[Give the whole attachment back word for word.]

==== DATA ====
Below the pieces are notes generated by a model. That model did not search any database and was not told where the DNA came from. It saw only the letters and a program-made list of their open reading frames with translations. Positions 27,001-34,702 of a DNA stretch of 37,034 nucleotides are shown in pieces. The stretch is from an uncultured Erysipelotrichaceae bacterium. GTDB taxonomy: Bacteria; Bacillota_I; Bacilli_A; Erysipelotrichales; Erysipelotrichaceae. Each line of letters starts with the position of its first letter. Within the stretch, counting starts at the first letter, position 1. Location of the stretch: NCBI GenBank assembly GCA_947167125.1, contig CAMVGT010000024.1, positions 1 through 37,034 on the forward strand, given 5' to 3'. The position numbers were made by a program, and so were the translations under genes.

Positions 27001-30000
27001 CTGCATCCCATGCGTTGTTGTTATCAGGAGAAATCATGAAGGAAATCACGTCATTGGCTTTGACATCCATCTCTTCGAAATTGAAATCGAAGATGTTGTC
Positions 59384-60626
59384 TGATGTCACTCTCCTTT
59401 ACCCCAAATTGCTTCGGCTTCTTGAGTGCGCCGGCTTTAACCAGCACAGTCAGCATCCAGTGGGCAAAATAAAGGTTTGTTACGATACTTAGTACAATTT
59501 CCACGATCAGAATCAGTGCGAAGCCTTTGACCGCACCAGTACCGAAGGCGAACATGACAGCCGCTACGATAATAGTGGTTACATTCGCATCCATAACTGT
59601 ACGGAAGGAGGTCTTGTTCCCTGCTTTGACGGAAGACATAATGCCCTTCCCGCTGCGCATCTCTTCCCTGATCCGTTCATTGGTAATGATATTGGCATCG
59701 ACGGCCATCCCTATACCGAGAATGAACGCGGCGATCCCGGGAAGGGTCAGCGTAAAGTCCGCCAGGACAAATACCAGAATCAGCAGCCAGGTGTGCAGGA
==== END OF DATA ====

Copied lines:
Below the pieces are notes generated by a model. That model did not search any database and was not told where the DNA came from. It saw only the letters and a program-made list of their open reading frames with translations. Positions 27,001-34,702 of a DNA stretch of 37,034 nucleotides are shown in pieces. The stretch is from an uncultured Erysipelotrichaceae bacterium. GTDB taxonomy: Bacteria; Bacillota_I; Bacilli_A; Erysipelotrichales; Erysipelotrichaceae. Each line of letters starts with the position of its first letter. Within the stretch, counting starts at the first letter, position 1. Location of the stretch: NCBI GenBank assembly GCA_947167125.1, contig CAMVGT010000024.1, positions 1 through 37,034 on the forward strand, given 5' to 3'. The position numbers were made by a program, and so were the translations under genes.

Positions 27001-30000
27001 CTGCATCCCATGCGTTGTTGTTATCAGGAGAAATCATGAAGGAAATCACGTCATTGGCTTTGACATCCATCTCTTCGAAATTGAAATCGAAGATGTTGTC
Positions 59384-60626
59384 TGATGTCACTCTCCTTT
59401 ACCCCAAATTGCTTCGGCTTCTTGAGTGCGCCGGCTTTAACCAGCACAGTCAGCATCCAGTGGGCAAAATAAAGGTTTGTTACGATACTTAGTACAATTT
59501 CCACGATCAGAATCAGTGCGAAGCCTTTGACCGCACCAGTACCGAAGGCGAACATGACAGCCGCTACGATAATAGTGGTTACATTCGCATCCATAACTGT
59601 ACGGAAGGAGGTCTTGTTCCCTGCTTTGACGGAAGACATAATGCCCTTCCCGCTGCGCATCTCTTCCCTGATCCGTTCATTGGTAATGATATTGGCATCG
59701 ACGGCCATCCCTATACCGAGAATGAACGCGGCGATCCCGGGAAGGGTCAGCGTAAAGTCCGCCAGGACAAATACCAGAATCAGCAGCCAGGTGTGCAGGA